So it's almost over, and the Great Britain medal count is looking very healthy indeed. But enough about the annual drink as much as you can and then vomit into a shoe-athon, we're not doing too badly at the home soil Olympic Games either.
So, in order to eke as much as we can out of the current wave of London 2012 hysteria before everybody starts whinging about Olympic road lanes again, here's our current favourite OG-themed app. And it's a doozy...
Justin Smith's Realistic Summer Sports Simulator
- iPad (version tested), iPhone, iPod touch, Android
- 69p (iOS), 64p (Android)
- iTunes, Google Play
Justin Smith is the genius programmer behind Enviro-Bear, the classic App from 2010, which is either utterly brilliant and hilarious or tragic depending on which way you look at it - perhaps both, if we're being fair. Its cunning blend of 8-bit Atari VCS-style graphics and staggeringly simple gameplay had us all hooked back then.
Now he's turned his hand to something more topical, with his Realistic Summer Sports Simulator, which looks very much like button mashers of old but actually serves up something of a surprise.
Unlike a few of the Track & Field and Daley Thompson's Decathlon-inspired games on the app stores at the moment - including the official London 2012 effort - there are no buttons to mash on Smith's variety of Olympicsesque events. Instead, all the controls are touch-related and quite, quite bonkers.
There are 15 events in all, from 100M Dash to Equestrian, and each can be played either individually in practice mode or through a grueling multiple-event Games mode. It's worth opting for the latter no matter what because, first, the events are so mental in their approach, you needn't practice first; and second, the opening ceremony animation is a stroke of brilliance that's worth watching many times.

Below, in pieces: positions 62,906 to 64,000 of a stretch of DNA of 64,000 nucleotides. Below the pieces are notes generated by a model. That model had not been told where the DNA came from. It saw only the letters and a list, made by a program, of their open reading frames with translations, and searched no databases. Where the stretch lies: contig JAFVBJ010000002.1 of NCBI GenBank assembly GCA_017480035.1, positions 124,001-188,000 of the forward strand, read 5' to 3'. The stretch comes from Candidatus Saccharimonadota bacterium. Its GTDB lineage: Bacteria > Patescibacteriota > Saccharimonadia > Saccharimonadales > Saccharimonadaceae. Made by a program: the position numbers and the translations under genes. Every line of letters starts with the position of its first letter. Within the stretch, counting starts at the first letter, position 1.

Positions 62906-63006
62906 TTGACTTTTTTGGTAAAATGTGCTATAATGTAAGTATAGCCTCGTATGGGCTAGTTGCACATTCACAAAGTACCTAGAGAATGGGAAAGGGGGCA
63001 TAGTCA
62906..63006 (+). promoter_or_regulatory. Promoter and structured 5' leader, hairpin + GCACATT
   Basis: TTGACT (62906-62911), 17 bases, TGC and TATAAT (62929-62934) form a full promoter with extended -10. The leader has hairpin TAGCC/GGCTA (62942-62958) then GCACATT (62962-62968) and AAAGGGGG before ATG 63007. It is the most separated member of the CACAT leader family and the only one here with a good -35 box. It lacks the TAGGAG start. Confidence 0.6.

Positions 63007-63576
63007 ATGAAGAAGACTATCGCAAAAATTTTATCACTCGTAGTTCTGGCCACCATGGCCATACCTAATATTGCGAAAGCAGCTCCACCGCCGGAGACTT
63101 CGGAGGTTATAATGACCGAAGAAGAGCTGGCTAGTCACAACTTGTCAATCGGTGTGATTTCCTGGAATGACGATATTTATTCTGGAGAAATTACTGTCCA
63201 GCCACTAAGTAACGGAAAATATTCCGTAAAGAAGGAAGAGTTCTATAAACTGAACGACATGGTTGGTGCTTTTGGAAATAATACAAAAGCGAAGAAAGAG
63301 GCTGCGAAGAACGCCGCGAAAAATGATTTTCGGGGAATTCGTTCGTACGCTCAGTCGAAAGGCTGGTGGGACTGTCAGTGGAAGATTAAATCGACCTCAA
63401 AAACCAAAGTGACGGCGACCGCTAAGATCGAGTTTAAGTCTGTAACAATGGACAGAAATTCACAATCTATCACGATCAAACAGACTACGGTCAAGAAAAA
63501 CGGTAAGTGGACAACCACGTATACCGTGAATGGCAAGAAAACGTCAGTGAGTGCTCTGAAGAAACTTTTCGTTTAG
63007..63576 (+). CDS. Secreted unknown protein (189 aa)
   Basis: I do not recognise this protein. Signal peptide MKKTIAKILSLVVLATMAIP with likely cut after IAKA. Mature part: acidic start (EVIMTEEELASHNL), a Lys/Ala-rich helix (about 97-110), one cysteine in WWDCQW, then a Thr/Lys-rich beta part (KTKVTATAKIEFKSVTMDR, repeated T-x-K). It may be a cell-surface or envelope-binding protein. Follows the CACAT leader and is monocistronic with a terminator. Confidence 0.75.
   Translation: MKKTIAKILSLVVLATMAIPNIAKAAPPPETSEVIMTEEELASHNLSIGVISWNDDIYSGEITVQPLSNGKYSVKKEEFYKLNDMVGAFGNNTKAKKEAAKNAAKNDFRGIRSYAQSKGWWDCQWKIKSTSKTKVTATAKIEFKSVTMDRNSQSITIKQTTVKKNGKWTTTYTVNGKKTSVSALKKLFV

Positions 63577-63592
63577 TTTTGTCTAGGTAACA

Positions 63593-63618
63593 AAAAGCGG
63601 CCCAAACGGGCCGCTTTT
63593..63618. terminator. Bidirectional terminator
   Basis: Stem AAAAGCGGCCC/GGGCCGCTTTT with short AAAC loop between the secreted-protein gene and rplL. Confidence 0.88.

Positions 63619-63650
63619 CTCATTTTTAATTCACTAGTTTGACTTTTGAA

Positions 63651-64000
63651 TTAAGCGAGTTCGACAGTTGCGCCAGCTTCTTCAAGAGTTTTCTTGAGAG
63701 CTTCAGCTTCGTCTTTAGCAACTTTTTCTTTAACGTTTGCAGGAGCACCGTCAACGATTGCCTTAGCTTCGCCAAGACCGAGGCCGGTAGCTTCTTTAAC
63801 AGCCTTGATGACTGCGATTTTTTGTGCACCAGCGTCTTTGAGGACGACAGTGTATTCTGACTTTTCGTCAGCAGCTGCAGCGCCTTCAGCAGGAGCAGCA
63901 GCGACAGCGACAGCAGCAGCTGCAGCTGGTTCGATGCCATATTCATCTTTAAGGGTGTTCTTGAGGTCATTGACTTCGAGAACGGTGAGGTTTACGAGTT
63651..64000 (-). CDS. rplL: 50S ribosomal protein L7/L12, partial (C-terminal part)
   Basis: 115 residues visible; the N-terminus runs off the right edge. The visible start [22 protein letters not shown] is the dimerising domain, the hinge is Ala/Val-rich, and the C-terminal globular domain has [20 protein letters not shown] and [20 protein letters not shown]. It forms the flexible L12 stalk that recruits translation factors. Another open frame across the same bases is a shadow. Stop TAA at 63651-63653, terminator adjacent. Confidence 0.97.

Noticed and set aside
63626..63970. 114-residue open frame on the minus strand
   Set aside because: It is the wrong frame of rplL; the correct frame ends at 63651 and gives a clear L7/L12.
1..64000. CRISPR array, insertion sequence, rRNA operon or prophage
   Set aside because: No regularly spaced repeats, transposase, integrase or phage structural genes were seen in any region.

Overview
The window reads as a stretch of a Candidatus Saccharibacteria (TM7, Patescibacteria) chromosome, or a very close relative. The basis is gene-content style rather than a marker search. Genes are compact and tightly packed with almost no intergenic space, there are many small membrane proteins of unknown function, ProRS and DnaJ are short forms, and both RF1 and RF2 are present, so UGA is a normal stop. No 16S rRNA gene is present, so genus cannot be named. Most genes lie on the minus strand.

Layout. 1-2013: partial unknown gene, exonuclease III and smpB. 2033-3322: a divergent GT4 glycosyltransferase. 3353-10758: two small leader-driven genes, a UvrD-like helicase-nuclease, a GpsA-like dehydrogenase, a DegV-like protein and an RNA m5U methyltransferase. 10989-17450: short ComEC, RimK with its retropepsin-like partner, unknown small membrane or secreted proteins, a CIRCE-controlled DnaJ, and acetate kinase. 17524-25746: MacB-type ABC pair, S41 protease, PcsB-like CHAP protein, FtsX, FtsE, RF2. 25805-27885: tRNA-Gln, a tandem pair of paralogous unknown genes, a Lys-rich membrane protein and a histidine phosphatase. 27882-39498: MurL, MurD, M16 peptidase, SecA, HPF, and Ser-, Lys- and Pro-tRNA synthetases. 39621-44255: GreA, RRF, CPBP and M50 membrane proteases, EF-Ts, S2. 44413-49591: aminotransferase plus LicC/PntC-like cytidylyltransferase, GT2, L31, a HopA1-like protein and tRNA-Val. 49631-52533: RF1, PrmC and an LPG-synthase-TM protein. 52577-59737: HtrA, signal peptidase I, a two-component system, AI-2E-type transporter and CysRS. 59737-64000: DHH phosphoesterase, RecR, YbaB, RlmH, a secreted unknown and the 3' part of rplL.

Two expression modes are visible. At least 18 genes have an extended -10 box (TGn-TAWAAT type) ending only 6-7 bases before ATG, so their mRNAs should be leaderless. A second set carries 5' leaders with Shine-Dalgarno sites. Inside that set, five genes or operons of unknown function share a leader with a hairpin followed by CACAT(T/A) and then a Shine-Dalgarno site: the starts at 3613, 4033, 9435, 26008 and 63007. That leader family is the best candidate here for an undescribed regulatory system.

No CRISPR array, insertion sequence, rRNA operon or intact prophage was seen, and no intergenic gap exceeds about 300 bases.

Then it's on to the events themselves. They often defy explanation, and get little, but most play in the same way. On just about every sport you have to pull along an athlete or their equipment using a springy rope, this will determine how fast, high or otherwise they travel. There's a power meter at the top that wears down the longer you use the rope/elastic and, er, that's about it.
Simple it may sound (and looks are basic) but there's plenty of gameplay in Justin Smith's Realistic Sports Simulator. To do well is extremely tough, requiring a mixture of timing, trial and error and sheer luck. You'll find yourself striving to do a bit better each time. And during the Games mode, there's no second chances.
For example, the Weight Lifting event needs you to spring the barred weights on to your 8-bit fellow, who's standing at the top of some wobbly steps. If he falls off, you lose. In fact, we haven't registered a single score on that particular sport in the game.
RSSS won't be for everyone, and some might find it funny initially and then tire of it. Thankfully though, Smith has recently taken it off a freemium in-app purchase model (where you had to buy most of the events as a separate pack) to a 69p all-in one (64p on Android). We can think of fart sound boards that cost the same and you'll get far, far more fun out of this.